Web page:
A few notes about the test method and setup.  We felt that for vocal performance, proximity effect and a lot of other microphone positioning variables cannot be properly tested when putting multiple microphones up simultaneously.  Small position shifts as small as half an inch can make huge sonic differences, and I feel it is impractical to crowd everything into such a small area.  Also, a good singer will adjust performance and distancing to the mic's sonic feedback in the cans.  So, if you put up 5 microphones simultaneously, which one is the performer monitoring?  We opted to find a performer who can make reasonably consistent takes and to optimize the microphone placement for each individual mic like we would in a normal session. . . then, record the microphones one at a time.

Our signal chain for the vocal is as follows. . .

- Great River MP-1NV preamp
- Line input on MCI JH-630 console
- Apogee Rosetta A/D converter (24bit 48K)
- RME Digiface
- Logic Studio 9

The mixes generated are analog through the console.  No EQ was added to the vocal and very slight compression was used.

First up was the U87 clone detailed in a previous blog post.  This mic has become one of the go-to microphones for vocals in studio and it has proven to sound good on most singers that come through.  In fact, Margo's original track for her record were done on this microphone.  The emphasis in session was likely speed and efficiency, and to be honest, Margo sounds good on any decent microphone, so it makes sense that Jon just threw the "known" mic up.

Mic specs: DU87 PCB set, Peluso P-K87i capsule, AMI T13 transformer

U87 Clone - Love (WAV)
U87 Clone - Love (MP3)

U87 Clone - Summer Time (WAV)
U87 Clone - Summer Time (MP3)

Next, we have another U87 clone with the same build specs except with an early iteration of Eric Heiserman's HK87 capsule.  This early iteration of the capsule was based on measurements taken from an old vintage K87 capsule and is no longer his "standard" product which is closer to the new production K87 capsules.  There are two key differences.  1) drill holes are smaller in the older Neumann spec.  2) Eric has reduced the mylar tension in his current spec.  The microphone sits in a bare brass factory sample body, so we refer to it as the "brass" U87 in studio.

Mic specs: DU87 PCB set, 1st Gen Eric Heiserman HK87 capsule, AMI T13 transformer

Brass U87 Clone - Love (WAV)
Brass U87 Clone - Love (MP3)

Brass U87 Clone - Summer Time (WAV)
Brass U87 Clone - Summer Time (MP3)

A note about Eric Heiserman and why we test so many of his capsules.  In DIY land, and specifically in capsule development, there is a lot of secrecy, and many makers are very closed about specifications and processes.  It is completely understandable, and I respect the way each vendor chooses to operate their business, but it is refreshing to find a capsule builder who is open to development and is eager to collaborate and make spec adjustments and share the details about those changes and product specifications.  For DIY, this "open source" sort of approach in the long run will result in better capsules for all and a more educated/informed buyer.  Eric also does not take offense when we flatly tell him "its not good enough".  In this instance, we did not think the early production HK87 capsules were up to par sonically with some of his other models, and I am glad the original build thread featured the Peluso P-K87i capsule which may have a certain stigma associated with it in DIY community based on the well-known fact that the backplates are manufactured in China.  Disregarding the country of origin, it has proven to be a fantastic capsule and based on long-term use in studio, slightly superior to the 1st gen. Heiserman HK87.  The brass microphone will likely re-visit the workbench and receive a current production HK87 capsule which has undergone significant changes in backplate machining and diaphragm tensioning specs.  It may also end up being the test platform for transformers and get retrofitted with a way to quick change transformers.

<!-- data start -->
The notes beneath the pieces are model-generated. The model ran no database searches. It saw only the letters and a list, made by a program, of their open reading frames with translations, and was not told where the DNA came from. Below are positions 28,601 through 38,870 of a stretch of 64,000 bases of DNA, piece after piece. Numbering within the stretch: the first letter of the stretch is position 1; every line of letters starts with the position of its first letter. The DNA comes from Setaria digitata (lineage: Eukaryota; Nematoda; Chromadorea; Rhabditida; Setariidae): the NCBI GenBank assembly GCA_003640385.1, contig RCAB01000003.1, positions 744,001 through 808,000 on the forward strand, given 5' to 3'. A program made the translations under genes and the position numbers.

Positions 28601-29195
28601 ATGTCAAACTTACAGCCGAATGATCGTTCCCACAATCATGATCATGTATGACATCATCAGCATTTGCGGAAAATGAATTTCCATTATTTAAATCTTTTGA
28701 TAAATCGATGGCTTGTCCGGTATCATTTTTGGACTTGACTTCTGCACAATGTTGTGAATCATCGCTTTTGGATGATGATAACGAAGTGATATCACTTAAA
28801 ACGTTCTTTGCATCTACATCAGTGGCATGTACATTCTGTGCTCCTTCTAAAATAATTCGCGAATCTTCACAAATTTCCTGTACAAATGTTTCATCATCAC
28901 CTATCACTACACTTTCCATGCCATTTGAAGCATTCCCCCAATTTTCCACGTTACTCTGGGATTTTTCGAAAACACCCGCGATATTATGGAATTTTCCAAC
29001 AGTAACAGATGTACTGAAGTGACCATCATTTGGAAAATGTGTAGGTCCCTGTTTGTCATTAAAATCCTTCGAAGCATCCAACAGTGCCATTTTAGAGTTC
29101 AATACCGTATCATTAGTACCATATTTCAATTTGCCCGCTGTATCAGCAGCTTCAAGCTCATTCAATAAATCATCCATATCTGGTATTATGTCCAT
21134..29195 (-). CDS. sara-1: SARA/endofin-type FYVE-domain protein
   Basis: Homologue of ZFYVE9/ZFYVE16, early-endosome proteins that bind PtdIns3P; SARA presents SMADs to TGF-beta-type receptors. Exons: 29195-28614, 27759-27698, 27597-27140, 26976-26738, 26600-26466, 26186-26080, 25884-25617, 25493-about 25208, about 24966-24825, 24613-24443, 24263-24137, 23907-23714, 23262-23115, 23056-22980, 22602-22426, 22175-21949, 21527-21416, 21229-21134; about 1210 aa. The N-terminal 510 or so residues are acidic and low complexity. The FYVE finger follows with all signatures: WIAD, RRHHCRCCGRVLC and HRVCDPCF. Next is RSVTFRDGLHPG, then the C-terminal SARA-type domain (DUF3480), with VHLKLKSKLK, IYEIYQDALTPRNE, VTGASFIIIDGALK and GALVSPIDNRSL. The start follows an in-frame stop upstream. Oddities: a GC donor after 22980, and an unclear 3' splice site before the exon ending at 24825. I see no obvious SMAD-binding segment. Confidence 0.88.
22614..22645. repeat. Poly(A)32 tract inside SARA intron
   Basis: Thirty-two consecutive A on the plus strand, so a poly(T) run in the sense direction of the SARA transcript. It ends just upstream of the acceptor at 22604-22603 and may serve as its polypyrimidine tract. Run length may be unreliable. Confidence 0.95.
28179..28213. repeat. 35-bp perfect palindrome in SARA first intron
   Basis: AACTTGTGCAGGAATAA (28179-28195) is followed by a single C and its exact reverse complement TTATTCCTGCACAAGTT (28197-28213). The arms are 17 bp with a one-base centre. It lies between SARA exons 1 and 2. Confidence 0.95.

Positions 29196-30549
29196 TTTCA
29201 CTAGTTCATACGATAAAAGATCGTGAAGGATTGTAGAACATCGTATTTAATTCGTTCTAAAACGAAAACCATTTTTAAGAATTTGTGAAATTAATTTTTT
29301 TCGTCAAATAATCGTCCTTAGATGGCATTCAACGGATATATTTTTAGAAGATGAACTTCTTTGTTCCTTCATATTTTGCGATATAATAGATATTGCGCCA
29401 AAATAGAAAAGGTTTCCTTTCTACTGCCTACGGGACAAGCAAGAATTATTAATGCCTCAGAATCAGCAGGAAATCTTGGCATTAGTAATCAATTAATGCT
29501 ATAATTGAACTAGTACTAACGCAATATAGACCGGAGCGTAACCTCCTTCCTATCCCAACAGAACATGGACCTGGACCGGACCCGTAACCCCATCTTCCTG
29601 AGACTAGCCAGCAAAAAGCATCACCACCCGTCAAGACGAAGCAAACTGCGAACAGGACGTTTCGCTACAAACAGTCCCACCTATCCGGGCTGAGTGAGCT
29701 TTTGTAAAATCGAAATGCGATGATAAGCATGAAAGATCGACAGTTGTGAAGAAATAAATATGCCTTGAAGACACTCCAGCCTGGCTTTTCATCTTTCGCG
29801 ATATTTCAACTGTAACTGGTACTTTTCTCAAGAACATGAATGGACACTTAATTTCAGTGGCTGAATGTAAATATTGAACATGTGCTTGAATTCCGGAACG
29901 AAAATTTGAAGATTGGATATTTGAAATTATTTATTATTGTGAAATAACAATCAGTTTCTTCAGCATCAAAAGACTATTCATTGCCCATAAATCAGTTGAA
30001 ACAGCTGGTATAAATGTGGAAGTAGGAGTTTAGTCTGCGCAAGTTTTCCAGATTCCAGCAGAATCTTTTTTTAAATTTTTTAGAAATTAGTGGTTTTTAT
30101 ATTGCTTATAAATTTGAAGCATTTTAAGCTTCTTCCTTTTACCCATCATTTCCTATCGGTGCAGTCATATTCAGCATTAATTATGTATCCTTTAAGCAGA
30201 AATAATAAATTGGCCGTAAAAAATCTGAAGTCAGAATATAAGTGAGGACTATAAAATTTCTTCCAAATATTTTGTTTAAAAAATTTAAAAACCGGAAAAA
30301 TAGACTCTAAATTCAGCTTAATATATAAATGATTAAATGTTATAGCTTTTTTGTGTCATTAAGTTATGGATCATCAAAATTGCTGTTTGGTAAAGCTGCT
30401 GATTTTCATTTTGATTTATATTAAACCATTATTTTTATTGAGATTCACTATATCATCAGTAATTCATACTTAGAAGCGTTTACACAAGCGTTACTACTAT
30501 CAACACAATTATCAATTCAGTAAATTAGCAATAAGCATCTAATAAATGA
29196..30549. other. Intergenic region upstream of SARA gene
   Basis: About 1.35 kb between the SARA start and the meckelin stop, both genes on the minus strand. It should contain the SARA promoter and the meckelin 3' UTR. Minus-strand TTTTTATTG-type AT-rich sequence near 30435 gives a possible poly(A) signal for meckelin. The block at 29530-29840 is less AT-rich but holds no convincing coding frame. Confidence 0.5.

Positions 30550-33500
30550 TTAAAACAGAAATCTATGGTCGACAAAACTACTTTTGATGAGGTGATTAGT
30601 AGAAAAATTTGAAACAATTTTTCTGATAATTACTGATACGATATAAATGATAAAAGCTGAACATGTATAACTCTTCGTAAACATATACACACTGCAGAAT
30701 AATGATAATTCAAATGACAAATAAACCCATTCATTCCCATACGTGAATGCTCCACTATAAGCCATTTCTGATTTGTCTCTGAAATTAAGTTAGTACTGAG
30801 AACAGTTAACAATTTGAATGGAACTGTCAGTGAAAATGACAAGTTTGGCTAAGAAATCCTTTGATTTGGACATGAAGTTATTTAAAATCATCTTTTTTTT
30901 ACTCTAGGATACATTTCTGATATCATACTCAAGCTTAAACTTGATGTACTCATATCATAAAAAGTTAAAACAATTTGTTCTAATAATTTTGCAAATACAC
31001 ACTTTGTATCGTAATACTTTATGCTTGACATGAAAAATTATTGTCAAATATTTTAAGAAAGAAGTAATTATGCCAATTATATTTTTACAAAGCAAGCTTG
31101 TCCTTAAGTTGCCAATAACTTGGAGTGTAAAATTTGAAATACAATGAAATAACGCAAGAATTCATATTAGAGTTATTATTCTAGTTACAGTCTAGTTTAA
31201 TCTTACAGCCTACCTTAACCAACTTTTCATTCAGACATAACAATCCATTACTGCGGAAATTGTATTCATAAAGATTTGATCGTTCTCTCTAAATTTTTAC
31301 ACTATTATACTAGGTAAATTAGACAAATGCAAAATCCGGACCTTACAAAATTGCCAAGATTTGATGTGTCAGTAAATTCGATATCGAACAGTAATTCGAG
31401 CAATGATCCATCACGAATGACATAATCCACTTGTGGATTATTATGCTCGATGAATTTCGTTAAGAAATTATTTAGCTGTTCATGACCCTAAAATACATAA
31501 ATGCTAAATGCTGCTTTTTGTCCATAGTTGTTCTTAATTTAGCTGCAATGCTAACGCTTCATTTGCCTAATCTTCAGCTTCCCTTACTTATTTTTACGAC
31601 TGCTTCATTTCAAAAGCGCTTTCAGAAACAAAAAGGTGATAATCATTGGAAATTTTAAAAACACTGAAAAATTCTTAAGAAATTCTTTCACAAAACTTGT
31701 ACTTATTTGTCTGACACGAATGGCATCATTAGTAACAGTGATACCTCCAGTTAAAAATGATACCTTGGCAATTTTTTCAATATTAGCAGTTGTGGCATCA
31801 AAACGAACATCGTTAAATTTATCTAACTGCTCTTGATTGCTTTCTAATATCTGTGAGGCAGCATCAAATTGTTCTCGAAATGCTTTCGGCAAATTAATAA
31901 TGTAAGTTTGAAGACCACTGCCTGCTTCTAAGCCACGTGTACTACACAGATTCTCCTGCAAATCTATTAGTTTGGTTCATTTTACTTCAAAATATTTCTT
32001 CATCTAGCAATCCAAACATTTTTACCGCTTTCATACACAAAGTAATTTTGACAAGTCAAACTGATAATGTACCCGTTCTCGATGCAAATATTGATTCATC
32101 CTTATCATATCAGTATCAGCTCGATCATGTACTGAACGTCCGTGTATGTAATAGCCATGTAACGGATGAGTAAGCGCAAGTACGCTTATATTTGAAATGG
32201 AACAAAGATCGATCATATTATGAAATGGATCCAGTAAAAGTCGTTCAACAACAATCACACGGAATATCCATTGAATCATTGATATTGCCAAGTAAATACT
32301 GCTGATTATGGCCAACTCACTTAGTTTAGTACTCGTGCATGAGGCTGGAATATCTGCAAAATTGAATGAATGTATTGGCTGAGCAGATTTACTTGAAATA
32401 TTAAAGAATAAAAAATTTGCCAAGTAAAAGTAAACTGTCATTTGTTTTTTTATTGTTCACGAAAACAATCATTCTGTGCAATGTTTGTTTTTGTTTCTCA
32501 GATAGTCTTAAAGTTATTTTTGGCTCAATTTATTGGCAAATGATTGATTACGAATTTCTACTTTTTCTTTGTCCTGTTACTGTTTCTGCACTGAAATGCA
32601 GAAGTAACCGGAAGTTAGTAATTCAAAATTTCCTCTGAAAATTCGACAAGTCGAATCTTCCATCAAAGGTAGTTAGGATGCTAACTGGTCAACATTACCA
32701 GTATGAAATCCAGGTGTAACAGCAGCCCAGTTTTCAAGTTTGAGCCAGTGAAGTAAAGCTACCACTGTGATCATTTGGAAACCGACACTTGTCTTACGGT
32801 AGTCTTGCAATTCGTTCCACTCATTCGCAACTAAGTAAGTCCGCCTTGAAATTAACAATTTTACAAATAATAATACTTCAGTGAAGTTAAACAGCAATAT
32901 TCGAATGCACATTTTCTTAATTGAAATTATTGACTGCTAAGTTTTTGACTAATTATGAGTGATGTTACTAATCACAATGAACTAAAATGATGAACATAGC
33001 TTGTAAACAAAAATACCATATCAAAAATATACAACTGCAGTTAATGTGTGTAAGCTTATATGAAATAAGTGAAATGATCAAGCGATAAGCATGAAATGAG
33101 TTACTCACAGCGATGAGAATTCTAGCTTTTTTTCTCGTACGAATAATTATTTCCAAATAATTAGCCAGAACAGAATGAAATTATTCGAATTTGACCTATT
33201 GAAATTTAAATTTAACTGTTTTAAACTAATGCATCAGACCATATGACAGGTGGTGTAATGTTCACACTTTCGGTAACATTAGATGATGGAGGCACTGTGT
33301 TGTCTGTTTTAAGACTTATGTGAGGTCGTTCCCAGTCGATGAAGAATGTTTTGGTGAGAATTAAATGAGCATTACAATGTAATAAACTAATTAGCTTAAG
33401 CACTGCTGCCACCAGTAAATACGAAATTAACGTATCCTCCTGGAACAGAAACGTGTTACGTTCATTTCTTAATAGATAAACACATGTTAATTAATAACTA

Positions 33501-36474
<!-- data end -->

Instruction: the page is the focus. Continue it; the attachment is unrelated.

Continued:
Our next microphone is a vintage Neumann U87i retrofitted with a Peluso P-K87i capsule.  When Matador diagnosed this microphone originally and isolated the problem to the capsule, the most expedient solution to get the mic back online quickly was to use the capsule that we had on hand which happened to be the Peluso.  This mic shares primary vocal duties almost equally with the first microphone in general use, so we have not had reason to change the configuration again.  It just works for us.

Mic Specs: Vintage U87i, Peluso P-K87i capsule